But that’s all nitpicking. The Miata’s interior is genuinely nice for the money. There’s very little crappy plastic, and both the stock and Recaro-branded seats feel premium and comfy. The leather on the wheel feels above this price point, and nothing feels cheap to handle or touch. This interior continues the remarkable clarity of vision that I so admire the Miata for.
Driving TakeIf you want to go driving in the Miata, the Club trim is the one to have. You’ll get a limited-slip diff, Bilstein suspension, and some other goodies. It’s also imperative to spec the $4,500 Brembo/BBS/Recaro pack. That adds Brembo front brakes that are red (very important) and larger than stock. The rear caliper is also red, but not the caliper carrier bracket, because money. It’s also why the rear brakes don’t change in diameter. The forged BBS wheels are lighter than the stock ones, but I wish you could have them in silver- I’m sick of black wheels. The Recaro seats are fantastic too, and they’re heated for year-round comfort. I also appreciate the extra bolstering over stock, but some lumbar adjustment could be useful here.
The engine didn’t need more power, but 181 feels like just enough here, especially because third now flirts with reckless driving charges in most states. I’ll be genuinely upset if the Miata becomes more powerful. I love the sound of it too, and the little huffs of air running through the engine can be heard on downshifts. It isn’t sonorous, but the Miata is honest, and no noise feels fake or intentionally manufactured. I actually now prefer it to my Boxster’s flat-six noise, which was the last vestige of preference I held for that car. The Miata has ruined my own small, light roadster for me.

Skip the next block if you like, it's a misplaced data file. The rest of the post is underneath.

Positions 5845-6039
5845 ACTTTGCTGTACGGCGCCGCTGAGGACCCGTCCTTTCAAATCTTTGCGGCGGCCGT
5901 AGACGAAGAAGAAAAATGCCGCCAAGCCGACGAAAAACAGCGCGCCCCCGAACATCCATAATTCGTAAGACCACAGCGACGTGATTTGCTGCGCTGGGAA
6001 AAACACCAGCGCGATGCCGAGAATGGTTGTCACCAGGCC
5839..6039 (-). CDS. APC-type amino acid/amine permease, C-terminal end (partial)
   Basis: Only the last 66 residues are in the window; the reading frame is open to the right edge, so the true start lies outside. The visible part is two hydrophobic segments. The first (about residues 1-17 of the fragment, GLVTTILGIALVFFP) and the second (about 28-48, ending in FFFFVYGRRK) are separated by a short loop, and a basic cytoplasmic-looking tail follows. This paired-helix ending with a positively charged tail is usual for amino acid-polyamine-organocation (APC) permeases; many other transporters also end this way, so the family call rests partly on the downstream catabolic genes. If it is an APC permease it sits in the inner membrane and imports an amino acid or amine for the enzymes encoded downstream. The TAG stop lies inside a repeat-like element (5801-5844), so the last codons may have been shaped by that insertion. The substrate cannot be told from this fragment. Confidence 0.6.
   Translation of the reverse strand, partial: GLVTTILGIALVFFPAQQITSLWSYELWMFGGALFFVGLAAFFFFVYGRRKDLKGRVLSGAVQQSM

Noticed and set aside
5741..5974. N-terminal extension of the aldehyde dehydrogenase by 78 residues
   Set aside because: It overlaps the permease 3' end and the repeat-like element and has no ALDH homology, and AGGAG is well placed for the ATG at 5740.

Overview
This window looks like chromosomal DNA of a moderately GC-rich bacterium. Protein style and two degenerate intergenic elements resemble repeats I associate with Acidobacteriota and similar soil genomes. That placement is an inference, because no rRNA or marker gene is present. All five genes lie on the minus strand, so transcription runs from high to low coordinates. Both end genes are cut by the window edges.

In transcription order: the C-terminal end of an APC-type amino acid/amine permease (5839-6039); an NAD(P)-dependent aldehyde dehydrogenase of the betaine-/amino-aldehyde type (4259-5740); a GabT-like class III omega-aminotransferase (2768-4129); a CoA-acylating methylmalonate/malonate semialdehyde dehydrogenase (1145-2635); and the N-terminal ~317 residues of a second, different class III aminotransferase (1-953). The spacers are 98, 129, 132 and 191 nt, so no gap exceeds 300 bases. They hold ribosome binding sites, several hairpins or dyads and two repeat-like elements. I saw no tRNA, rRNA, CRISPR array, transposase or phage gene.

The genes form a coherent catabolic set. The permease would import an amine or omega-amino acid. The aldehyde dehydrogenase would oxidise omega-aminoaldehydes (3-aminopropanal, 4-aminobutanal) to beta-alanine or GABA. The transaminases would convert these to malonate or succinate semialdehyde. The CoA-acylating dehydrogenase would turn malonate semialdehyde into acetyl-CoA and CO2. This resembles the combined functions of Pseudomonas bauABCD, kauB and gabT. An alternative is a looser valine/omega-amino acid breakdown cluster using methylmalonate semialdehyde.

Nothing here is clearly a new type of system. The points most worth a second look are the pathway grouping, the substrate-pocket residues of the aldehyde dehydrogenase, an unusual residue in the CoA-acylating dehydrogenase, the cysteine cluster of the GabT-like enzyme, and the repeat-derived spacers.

Funny thing is, anyone reading this likely already knows all that. These things are quintessentially Miata. And that hasn’t changed for 20 years. While I’m sure my writing professors would be stoked I keep looping back to the overall theme of this story, it really does make a difference to have these traits be so omnipresent in the Miata lineup.
I can’t feed you anything revolutionary about the way the Miata drives. It drives like a Miata. And the fact that this has become a byword for the kind of driving experience enthusiasts want is a feat on its own.
Everyday LivingThis segment comes with a caveat. I’m a 26-year-old male living in a medium-sized city. The most I have to transport is my partner, or maybe a bike. Sometimes my friends can stomach my constant blabbing about cars long enough to be in one with me. So, the Miata fits my needs just great.